Patriarchy's Patron Saint or a Woman's Best Friend?

Rembrandt's Apostle Paul
If any New Testament writer was inclined to drop F-Bombs, the obvious candidate would be the Apostle Paul. After all, he is the patron saint of patriarchy—right?

Not so fast!

Recall that Paul was minding his own business, following his strategically mapped out second missionary trek in Asia Minor, when the Holy Spirit dramatically and abruptly changed Paul's GPS settings and diverted him to Europe (Acts 16:6-40).

In the aftermath of that remarkable vision, apostolic expectations must have been riding high when Paul arrived in the city of Philippi. And what did he find there?  Women! No men. Only women!

Is this not the quintessential "feminized" church? It was hardly a recovering Jewish Pharisee's comfort zone.

Perfect moment for an F-Bomb.

Perhaps we could find it in our hearts to forgive the great apostle if he had muttered an objecting F-Bomb under his breath. But he didn't. If this meeting was a shocking disappointment or an unpromisingly weak beginning for a church, Paul never let on. Instead, he proceeded to plant the first church in Europe with a team of believing women. Turns out, this church was strong from day one, becoming an indispensable source of solidarity and strength for Paul.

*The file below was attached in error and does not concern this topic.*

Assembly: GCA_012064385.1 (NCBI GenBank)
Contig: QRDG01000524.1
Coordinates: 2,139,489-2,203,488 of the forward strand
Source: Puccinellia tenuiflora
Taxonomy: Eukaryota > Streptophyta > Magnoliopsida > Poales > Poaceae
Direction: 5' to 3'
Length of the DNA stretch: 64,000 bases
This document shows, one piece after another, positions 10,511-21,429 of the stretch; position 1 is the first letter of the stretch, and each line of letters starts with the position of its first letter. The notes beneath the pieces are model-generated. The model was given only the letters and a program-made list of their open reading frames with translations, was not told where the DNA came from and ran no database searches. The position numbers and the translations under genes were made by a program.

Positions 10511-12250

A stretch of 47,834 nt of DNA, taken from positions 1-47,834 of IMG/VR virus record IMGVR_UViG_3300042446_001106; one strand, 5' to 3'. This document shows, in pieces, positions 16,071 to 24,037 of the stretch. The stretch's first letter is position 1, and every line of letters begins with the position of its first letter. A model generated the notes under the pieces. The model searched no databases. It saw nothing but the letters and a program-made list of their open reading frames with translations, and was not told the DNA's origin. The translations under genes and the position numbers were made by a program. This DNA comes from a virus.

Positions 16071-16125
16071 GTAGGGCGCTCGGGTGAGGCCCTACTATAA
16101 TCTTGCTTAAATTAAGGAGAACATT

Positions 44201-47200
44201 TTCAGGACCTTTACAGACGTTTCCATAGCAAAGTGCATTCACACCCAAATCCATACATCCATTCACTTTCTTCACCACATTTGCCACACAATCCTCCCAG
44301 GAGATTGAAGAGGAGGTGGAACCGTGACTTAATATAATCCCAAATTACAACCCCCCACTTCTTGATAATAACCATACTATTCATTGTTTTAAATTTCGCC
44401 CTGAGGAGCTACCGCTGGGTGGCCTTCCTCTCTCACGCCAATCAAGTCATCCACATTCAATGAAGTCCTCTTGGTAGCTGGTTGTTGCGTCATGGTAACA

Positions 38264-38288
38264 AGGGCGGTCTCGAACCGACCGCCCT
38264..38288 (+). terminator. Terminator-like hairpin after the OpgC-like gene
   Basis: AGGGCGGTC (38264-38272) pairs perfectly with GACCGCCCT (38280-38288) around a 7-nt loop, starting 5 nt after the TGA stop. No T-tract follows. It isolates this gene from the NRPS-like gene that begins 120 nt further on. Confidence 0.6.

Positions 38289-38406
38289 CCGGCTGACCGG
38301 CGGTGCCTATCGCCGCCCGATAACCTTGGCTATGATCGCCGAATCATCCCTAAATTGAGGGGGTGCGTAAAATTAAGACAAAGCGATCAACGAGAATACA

What is more, the Philippian church came to hold a special place in Paul's heart. Far from lamenting over the "lack of men," Paul later mused over that first meeting in a letter that is oozing with with deep affection for the Philippian church's Founding Mothers and their ministry with him.
"I thank my God every time I remember you. In all my prayers for all of you, I always pray with joy because of your partnership in the gospel from the first day until now” (Philippians 1:3–5, emphasis added).
My post, "Dropping F-Bombs," opened an issue that needs further discussion. Why do women tend to outnumber men in the Christian church? What is it about Christianity that tends to draw more women than men? Why do some men stay away?

Eliminating offensive language from the discussion (words like "feminized" and "feminization") is a step in the right direction that opens the way for deeper, more thoughtful conversation about real issues that concern us all.

So to continue the conversation and turn the discussion in a more constructive direction, let me make some observations regarding women in the church.

First, from the beginning of Christianity, indeed from the ministry of Jesus himself, the Christian gospel has had what Margaret Manning describes as an "ineluctable pull" on women. (See her article, "Good News for Women").